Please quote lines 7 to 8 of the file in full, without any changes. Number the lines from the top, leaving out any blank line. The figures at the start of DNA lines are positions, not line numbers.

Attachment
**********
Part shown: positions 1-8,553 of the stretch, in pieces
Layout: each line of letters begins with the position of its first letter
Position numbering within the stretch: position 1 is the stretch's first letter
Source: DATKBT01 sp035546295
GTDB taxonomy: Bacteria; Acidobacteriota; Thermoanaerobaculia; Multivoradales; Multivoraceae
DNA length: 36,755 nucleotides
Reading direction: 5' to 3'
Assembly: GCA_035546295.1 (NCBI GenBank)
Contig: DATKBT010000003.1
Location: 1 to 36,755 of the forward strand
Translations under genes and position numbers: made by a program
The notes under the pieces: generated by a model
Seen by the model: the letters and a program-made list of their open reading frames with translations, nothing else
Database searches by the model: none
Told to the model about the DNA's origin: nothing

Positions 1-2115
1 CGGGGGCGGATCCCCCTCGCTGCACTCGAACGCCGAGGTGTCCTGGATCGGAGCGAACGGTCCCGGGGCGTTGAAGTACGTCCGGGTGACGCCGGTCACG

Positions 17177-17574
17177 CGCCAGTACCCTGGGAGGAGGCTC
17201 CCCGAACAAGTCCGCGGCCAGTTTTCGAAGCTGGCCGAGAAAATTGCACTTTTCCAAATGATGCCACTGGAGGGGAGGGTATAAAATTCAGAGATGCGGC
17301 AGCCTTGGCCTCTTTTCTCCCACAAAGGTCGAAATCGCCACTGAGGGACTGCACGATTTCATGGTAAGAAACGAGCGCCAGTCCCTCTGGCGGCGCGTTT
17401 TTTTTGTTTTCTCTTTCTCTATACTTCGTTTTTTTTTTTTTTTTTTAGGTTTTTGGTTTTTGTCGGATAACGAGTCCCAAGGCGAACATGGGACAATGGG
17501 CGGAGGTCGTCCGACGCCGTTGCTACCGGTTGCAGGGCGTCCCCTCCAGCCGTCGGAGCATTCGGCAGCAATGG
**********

Reading direction: 5' to 3'
Assembly: GCA_035546295.1 (NCBI GenBank)